During Investor Day, Alibaba Group Executive Vice Chairman Joe Tsai said Alibaba has a very specific way of valuing these investments, though it may not be obvious to investors and journalists. They are intended to increase user acquisition and engagement, improve customer experience and expand the range of products and services that Alibaba offers to its users, he said.

In that light, the investment into Suning can be seen as enhancing Alibaba’s competitiveness in the electronics space and in China’s growing omnichannel market. Investments in local services providers Koubei and Ele.me give Alibaba a leadership position in that burgeoning sector as well. The Lazada deal—as well as an investment in Indian online payments provider Paytm—enable Alibaba to make inroads in promising markets outside China. Even cash injections into related businesses, such as Cainiao, serve to boost the reach of Alibaba’s delivery services and shorten the time it takes to get goods to consumers.

When considering whether or not spending 10 percent of Alibaba’s market cap for leadership positions in these sectors and markets, as well as buying back $5.1 billion worth of stock, was the right move for Alibaba, Tsai called it “an absolute no-brainer.”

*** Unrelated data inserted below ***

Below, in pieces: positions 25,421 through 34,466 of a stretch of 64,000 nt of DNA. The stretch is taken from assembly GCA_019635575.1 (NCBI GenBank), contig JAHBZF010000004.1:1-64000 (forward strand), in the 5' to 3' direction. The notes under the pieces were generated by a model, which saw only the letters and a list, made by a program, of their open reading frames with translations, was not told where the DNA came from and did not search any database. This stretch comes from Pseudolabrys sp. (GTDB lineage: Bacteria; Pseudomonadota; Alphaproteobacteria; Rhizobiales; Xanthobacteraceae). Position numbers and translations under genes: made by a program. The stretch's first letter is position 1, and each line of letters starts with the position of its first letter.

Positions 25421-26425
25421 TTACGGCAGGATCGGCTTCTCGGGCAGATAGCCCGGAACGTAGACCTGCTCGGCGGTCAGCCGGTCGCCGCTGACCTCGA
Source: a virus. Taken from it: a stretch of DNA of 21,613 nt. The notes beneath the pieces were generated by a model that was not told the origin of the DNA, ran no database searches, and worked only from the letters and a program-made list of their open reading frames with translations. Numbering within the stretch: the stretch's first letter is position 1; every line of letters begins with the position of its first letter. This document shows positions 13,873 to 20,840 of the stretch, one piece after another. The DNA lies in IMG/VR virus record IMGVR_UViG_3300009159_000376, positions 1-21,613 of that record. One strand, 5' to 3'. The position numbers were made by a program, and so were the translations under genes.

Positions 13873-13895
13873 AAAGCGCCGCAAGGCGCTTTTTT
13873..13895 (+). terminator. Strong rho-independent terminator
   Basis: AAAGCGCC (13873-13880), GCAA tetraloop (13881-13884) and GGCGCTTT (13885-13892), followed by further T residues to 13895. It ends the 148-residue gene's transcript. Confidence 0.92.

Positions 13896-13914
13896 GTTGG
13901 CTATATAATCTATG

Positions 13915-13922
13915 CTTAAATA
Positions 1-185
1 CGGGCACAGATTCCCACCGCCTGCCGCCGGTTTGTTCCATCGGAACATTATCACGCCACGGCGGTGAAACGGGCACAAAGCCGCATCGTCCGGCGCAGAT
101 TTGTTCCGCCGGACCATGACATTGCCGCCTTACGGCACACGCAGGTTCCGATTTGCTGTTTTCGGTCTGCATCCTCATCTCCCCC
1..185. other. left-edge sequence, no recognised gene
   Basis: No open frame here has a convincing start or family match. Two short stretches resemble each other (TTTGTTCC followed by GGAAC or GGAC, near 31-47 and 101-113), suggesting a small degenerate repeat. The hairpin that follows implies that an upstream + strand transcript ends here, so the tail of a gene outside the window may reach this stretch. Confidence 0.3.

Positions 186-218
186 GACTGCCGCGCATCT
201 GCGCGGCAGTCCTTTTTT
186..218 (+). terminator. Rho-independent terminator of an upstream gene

Watch Tsai’s full webcast here.

5. The Power of the Mobile Taobao App

Alibaba’s Mobile Taobao app is one of company’s latest success stories. Mobile Taobao has 369 million monthly active users, while over 150 million use the app every day. About three-quarters of Mobile Taobao users are under age 35, and active users open the app an average of 7.2 times daily and view an average of 18.9 products.

Alibaba says Taobao Marketplace is also the world’s largest social commerce site. Five million product listings are shared with friends daily, while 20 million customer review are posted and 2 million customer responses are submitted to questions posed by other users.

6. Logistics

When describing the company’s logistics strategy, Tsai said it was more efficient for Alibaba to connect the existing logistics providers in China by forming a consortium—Cainiao Network—than to build and operate its own in-house delivery network.

Today Cainiao, which has 1,200 employees, handles some 33 million packages a day, he said.

Compare that to rival JD.com, which runs an in-house delivery network that handles 3.4 million packages. JD.com has 100,000 employees.

To reach Alibaba’s delivery-to-employee ratio, JD would need 1 million employees, according to Cainiao CEO Judy Tong. Amazon, on the other hand, delivers about 5 million packages a day, she said. And how many workers are needed to facilitate that? About 230,000.